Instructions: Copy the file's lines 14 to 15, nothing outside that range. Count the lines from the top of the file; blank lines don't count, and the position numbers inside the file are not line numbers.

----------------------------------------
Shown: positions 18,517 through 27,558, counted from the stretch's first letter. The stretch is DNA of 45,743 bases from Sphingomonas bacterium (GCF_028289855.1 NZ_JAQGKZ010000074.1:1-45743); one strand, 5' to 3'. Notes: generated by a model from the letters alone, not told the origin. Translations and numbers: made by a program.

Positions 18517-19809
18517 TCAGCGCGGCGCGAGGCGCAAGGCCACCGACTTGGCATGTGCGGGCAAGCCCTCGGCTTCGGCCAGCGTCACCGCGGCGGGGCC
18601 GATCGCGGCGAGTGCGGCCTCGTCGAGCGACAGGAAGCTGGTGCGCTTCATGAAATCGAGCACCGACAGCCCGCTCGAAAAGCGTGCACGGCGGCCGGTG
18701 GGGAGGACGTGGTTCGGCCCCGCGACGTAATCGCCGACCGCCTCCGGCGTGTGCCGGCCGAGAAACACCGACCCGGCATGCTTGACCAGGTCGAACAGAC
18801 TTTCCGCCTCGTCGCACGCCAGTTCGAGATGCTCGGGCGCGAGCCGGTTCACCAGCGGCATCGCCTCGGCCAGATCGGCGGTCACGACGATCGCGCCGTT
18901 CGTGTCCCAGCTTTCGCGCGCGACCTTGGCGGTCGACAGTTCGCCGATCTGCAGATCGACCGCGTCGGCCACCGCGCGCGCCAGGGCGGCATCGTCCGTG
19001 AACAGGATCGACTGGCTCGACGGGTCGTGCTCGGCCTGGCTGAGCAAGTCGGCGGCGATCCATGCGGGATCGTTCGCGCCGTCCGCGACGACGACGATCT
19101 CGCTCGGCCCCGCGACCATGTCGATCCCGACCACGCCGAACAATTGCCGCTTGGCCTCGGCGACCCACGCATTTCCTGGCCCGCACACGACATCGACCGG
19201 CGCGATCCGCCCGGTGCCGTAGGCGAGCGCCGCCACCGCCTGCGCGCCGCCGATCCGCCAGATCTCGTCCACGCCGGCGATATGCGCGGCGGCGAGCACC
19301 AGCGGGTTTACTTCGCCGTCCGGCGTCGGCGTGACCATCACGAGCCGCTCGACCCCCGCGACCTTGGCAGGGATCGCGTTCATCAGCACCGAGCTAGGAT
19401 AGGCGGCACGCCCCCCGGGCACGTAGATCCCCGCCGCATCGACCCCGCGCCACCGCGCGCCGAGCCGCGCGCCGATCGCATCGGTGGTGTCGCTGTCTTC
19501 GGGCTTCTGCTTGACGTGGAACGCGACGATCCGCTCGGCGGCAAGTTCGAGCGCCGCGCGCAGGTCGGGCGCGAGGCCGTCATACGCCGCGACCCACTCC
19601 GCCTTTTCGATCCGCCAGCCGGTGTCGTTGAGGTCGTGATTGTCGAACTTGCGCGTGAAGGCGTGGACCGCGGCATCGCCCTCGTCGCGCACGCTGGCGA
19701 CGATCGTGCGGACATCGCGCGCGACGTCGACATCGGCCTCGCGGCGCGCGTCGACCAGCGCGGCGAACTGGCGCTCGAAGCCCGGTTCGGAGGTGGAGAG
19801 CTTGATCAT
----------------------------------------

19601 GCCTTTTCGATCCGCCAGCCGGTGTCGTTGAGGTCGTGATTGTCGAACTTGCGCGTGAAGGCGTGGACCGCGGCATCGCCCTCGTCGCGCACGCTGGCGA
19701 CGATCGTGCGGACATCGCGCGCGACGTCGACATCGGCCTCGCGGCGCGCGTCGACCAGCGCGGCGAACTGGCGCTCGAAGCCCGGTTCGGAGGTGGAGAG